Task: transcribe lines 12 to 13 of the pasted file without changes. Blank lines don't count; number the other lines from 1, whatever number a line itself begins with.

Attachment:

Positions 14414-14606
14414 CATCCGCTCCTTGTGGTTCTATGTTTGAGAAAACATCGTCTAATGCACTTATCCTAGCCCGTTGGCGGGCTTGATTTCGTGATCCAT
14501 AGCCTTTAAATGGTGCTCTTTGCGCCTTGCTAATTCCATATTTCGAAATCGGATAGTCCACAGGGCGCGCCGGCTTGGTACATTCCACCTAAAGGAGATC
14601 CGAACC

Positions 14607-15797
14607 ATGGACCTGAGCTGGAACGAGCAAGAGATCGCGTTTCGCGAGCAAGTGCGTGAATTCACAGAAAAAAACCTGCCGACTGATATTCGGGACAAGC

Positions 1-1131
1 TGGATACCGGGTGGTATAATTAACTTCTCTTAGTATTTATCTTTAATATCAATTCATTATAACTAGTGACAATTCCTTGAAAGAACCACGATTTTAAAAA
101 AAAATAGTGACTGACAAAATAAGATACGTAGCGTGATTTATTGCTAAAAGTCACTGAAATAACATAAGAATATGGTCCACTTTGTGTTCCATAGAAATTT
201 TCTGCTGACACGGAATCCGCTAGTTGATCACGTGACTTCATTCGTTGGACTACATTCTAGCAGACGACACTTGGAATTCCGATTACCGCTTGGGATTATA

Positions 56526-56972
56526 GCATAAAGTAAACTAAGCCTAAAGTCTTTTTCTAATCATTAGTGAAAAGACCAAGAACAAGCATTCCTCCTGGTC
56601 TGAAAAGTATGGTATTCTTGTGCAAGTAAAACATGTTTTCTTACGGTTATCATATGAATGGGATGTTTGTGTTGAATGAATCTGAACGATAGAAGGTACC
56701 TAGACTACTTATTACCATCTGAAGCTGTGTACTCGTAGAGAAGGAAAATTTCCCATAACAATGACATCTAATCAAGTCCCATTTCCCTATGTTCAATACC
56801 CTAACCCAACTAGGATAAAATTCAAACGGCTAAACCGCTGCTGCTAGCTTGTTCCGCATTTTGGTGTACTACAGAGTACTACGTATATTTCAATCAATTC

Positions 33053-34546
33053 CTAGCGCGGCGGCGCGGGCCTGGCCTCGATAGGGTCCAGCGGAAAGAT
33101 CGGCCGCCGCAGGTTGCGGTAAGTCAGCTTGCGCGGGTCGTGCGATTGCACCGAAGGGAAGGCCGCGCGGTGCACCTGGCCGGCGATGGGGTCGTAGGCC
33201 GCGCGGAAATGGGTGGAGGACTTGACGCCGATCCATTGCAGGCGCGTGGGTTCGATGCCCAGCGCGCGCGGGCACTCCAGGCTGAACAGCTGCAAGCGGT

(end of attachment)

56526 GCATAAAGTAAACTAAGCCTAAAGTCTTTTTCTAATCATTAGTGAAAAGACCAAGAACAAGCATTCCTCCTGGTC
56601 TGAAAAGTATGGTATTCTTGTGCAAGTAAAACATGTTTTCTTACGGTTATCATATGAATGGGATGTTTGTGTTGAATGAATCTGAACGATAGAAGGTACC